Steve Schulz is a science teacher at the Manheim Township High School. In the fall of 2017, he applied for a grant through MTEF entitled Advanced Spectroscopy Techniques on Student iPads. This grant provided the funds for the department to purchase digital, bluetooth-capable spectrometers that students were able to use on their iPads. With this tool, students could export the data they collected to a computer spreadsheet software, analyze the data with graphs, and determine the rate law of the fading of crystal violet indicator in a basic solution.
Mr. Schulz shared that STEM courses have unique uses for iPads that the science department was eager to incorporate into their classes, however, funding for new probeware that was iPad-compatible was limited. The department found the spectrometers to be beyond the budget available to them so they reached out to MTEF for funding by applying for a grant. In future years, this hardware will be used in 2 additional AP Chemistry labs and an AP Biology lab as well.
In the past, students devoted much time to recording the data and entering it into a spreadsheet. This required them to collect less data and to focus on the low-level thinking, menial work rather than consider the deeper questions such as the meaning of the data, its purpose, and the reliability of the data. Now, students are unencumbered by technology freeing them to get better data and think more deeply about it.
When asked about the grant process, Mr. Schulz shared that teachers should not hesitate to apply for funding for worthy projects that positively impact the education of our students.
By receiving this grant, Karen was able to give our High School students a space to be creative, collaborate with one another, and become critical thinkers. One of her goals was to have the Library become a hub of activity while giving students the resources to produce materials and a space where they were comfortable to make that happen. She shared that creating this opportunity for students would not have been possible without the grant from MTEF.
Karen felt the grant submission process was simple. She stated that it was streamlined and easy to complete in a reasonable amount of time. Her advice to other applicants is to have a clear goal in mind and be organized! When preparing her grant application, Karen submitted one proposal with multiple spending options, so the committee could decide which dollar amount they wished to fund.
Many students utilized the 3D printer, green screens, and collaboration stations throughout the year. The library also had collaborative projects that took place with AP students in Mr. Kantz's and Mrs. Sweeney's classes. Karen said, “It was a fun to see how many students were able to utilize this space for creation.”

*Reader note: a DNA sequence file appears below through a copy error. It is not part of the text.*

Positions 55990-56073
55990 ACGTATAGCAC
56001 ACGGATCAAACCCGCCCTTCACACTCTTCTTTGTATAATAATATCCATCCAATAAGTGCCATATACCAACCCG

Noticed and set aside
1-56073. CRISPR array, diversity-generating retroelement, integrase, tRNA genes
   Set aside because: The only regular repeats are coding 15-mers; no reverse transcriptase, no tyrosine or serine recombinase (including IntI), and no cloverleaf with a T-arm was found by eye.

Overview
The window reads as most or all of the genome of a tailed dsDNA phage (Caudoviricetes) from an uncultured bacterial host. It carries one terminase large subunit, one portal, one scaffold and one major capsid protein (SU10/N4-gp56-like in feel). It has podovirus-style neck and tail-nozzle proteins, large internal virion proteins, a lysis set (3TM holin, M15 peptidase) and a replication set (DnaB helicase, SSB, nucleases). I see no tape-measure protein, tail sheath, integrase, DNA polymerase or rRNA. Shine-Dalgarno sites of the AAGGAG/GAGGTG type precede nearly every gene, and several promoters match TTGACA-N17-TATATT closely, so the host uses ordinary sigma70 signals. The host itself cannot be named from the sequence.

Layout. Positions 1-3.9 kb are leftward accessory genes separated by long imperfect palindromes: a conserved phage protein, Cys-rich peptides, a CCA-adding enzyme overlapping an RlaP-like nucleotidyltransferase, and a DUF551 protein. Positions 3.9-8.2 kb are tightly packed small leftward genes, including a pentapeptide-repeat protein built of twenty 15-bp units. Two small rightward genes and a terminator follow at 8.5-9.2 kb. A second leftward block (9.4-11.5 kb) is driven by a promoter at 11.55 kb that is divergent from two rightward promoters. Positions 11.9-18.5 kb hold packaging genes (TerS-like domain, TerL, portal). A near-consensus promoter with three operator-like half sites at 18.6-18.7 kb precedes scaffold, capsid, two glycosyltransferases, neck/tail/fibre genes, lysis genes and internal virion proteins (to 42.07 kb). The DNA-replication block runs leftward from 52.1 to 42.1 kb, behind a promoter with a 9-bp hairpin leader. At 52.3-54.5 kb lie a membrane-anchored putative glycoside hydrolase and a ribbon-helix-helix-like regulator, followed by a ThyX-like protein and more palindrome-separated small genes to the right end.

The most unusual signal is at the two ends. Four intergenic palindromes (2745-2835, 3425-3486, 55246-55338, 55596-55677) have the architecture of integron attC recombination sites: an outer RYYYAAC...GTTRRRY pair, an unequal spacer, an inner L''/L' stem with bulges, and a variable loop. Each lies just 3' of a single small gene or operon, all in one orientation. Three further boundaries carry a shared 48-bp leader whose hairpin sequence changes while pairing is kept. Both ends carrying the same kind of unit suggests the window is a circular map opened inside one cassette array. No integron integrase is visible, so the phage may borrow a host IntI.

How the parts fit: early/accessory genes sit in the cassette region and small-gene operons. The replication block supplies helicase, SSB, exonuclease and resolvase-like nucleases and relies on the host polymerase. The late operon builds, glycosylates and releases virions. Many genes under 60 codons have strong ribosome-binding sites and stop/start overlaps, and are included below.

Dolores Rabey is a Health and Physical Education teacher at Landis Run Intermediate School. She recently received a grant for a set of Polar Heart Rate Monitors. These heart rate monitors give students instant feedback as to their cardiorespiratory output in order for them to stay in their target heart rate zone for a specified length of time.
Mrs. Rabey was led to apply for this grant because this type of technology is being used in the middle and high school, and she thought it would be applicable for Landis Run students. Having these monitors would eliminate the need for students to continuously check their heart rate by using 10 second pulse checks.
As a result of this grant, Mrs. Rabey can use the monitors to assist in cardiorespiratory endurance training with all her students. The monitors provide instantaneous feedback and help them to adjust their output to stay in the correct zone for optimal results and improvement. They also allow students to compete against themselves and stop making comparisons as everyone has a different level of endurance.
When asked about the grant process, Dolores said, “I would tell others to dream big and try something new! We all need to think outside of our comfort zone and try to practice being innovative.” She is pleased with the results of this grant and shared that every student that participated in Physical Education in Landis Run was impacted by the implementation of the heart rate monitors.
Matthew Jones is an Art teacher at Manheim Township High School. He recently applied for a grant from MTEF for a Classroom set of Styluses. Since every student now has access to an iPad, the art department now has a platform to teach and create digital art. The one thing they needed to do this was a stylus for each student to use.
Using the stylus, iPad, and sketchbook app during the 2017-18 school year, students were able to create digital art, enhance their traditional methods with subtle digital alterations, and also use their iPad as a digital to work out initial ideas and concepts. (Photo 1 : Character design using stylus and sketchbook app)
When asked about the MTEF grant process, Mr. Jones stated, “the grant form is very straight forward and easy to understand.” He stated that he tried to keep his answers concise and to the point. He mentioned that it does take some time to get the required signatures for the grant application and for it to get approved. In short, he recommends that applicants plan far ahead because it will take several months to implement the grant from the time you start writing it until you actually receive the requested items.
The MTHS Art Department has found definite value in their classroom set of styluses as it enables the students to use the iPad more effectively. Mr. Jones mentioned that a few students enjoyed and saw value in the styluses enough to purchase their own for use at home. Another student used her iPad and stylus to plan everything out before starting a piece of art.
(Photo 2: Top image is digital practice for final piece below.)
(Photo 3: Top image is original and bottom is digital alteration.)